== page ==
Brexit: Maroš Šefčovič slams ‘illegal’ bill
We use your sign-up to provide content in ways you’ve consented to and to improve our understanding of you. This may include adverts from us and 3rd parties based on our understanding. You can unsubscribe at any time. More info
It comes after Britain was told that it could no longer participate in Horizon Europe, the £80billion project that allows access to prestigious EU grants and collaboration with partners in Europe. The EU said this was over the Northern Ireland Protocol dispute, despite the UK being an associated member of Horizon featuring in the negotiated Trade and Cooperation Agreement.
After 18 months of delays due to the lengthy back-and-forth of the dispute, researchers continue to face uncertainty, with fears their grants could slip away.
This includes the 143 UK-based scientists who were promised Starting, Consolidator and Advanced grants under the 2021 work programme for Horizon.
The European Research Council (ERC), which is the bloc’s main research funding agency, told UK-based applicants selected for these grants that they must move to the EU or associated country within two months or else be replaced by other applicants.
The deadline to apply passed on June 10 – and Mr Freeman is outraged by the ultimatum.
He told Express.co.uk: “I do think it is pretty outrageous actually of the EU to instruct the ERC and the other grant-giving bodies to send a message to researchers that there is no funding.”
He added: “These are people with a lived reality.
“For most researchers, their job is one part of their life. I met a professor recently in Cambridge who came to the UK from Belgium as part of the ERC grant programme.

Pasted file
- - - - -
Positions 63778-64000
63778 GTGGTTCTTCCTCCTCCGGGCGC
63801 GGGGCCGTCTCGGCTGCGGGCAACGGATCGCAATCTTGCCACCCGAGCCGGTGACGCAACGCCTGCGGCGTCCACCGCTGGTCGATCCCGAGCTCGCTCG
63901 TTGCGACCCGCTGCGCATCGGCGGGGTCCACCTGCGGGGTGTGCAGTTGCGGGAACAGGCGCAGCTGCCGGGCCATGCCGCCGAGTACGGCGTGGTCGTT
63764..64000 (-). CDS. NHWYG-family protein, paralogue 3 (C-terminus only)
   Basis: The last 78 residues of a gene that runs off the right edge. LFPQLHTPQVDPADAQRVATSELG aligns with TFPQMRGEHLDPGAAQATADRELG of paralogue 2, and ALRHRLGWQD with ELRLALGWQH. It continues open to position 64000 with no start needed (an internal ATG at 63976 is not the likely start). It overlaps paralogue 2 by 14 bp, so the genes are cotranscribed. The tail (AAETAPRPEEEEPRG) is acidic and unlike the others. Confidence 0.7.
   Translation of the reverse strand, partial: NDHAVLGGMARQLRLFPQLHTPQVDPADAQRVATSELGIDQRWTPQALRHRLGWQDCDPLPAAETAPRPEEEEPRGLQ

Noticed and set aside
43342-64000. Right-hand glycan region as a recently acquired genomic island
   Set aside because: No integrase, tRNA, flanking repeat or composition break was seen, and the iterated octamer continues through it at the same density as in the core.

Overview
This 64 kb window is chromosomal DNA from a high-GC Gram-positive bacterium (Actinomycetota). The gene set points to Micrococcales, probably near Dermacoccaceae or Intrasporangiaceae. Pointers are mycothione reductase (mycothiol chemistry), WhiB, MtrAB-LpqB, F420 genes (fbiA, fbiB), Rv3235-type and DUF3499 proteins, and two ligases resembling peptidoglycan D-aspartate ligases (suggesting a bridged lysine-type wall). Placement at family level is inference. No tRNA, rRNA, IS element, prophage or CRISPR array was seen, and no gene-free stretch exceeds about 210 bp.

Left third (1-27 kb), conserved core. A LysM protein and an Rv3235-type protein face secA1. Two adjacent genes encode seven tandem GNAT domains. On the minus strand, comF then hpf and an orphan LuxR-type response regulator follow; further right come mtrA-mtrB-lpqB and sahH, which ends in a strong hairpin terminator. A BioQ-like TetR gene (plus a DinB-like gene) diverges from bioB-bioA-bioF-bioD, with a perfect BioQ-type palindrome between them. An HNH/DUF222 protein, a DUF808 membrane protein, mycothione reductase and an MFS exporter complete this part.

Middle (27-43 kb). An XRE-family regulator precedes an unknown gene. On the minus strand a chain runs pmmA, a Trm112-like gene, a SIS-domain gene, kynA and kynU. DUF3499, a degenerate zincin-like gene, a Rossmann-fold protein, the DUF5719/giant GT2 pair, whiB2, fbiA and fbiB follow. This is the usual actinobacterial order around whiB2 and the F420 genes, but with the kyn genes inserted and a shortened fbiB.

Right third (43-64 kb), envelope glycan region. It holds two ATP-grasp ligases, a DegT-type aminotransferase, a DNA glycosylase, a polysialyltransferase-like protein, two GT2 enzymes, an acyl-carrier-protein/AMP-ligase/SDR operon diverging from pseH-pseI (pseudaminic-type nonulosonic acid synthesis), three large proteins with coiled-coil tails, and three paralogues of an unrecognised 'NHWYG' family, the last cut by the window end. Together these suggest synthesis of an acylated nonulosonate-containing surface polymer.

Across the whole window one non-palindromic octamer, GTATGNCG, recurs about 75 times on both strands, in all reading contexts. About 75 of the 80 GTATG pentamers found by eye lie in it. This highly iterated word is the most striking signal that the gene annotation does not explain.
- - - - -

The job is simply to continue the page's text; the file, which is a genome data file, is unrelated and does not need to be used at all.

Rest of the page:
“He has children, he has a wife. It is not that simple for him and his wife to just move over the summer and take the children out of school. He was nearly in tears to me asking ‘how do I deal with this’.”
Mr Freeman noted that researchers applying for Horizon funding will still get funding from the UK this year instead, should they be denied the EU cash.
He said: “Firstly, we have launched in the UK… our guarantee so any Horizon bids are guaranteed through this year.“
Mr Freeman’s backup funding is also part of a broader masterplan, which he has dubbed “Plan B”.
Plan B also involves the desire to strike deals with partners outside Europe such as science powerhouses like the US, Japan and Switzerland, as well as still having one foot in Europe.
The EU has now set a new deadline to apply for the ERC funding before June 29.
It comes after an ERC spokesperson revealed to Express.co.uk that not a single UK-based applicant for Starting, Consolidator and Advanced grants has “transferred their planned projects to eligible host institutions,” it could be a sign that they are ready to back Plan B.
Putin humiliated as Israel turns on ‘ally’ Russia to strike EU deal [REPORT]
Germany sends warning to Putin in ‘territorial command’ launch [INSIGHT]
Putin makes mistake as nuke threat to UK BACKFIRES [REVEAL]
When asked by Express.co.uk whether he thought this was the case, Mr Freeman replied: “I would like to think so.”
He later added: “I think many of them are saying ‘I really don’t want to move, would Plan B allow for me to stay here and be active in European research and be funded?’
“And I am absolutely determined that the answer to that is yes.”
The scenario where Mr Freeman has to launch Plan B is now looking all the more likely as tensions with the EU reach boiling point.
Brussels blew its top at Prime Minister Boris Johnson this week over the Northern Ireland Protocol bill, which would allow the UK to unilaterally rewrite certain post-Brexit arrangements.
EU Vice-Chancellor Maros Sefcovic said: “Let there be no doubt: there is no legal nor political justification for unilaterally changing an international agreement.
“So let’s call a spade a spade: this is illegal.”
Source: Read Full Article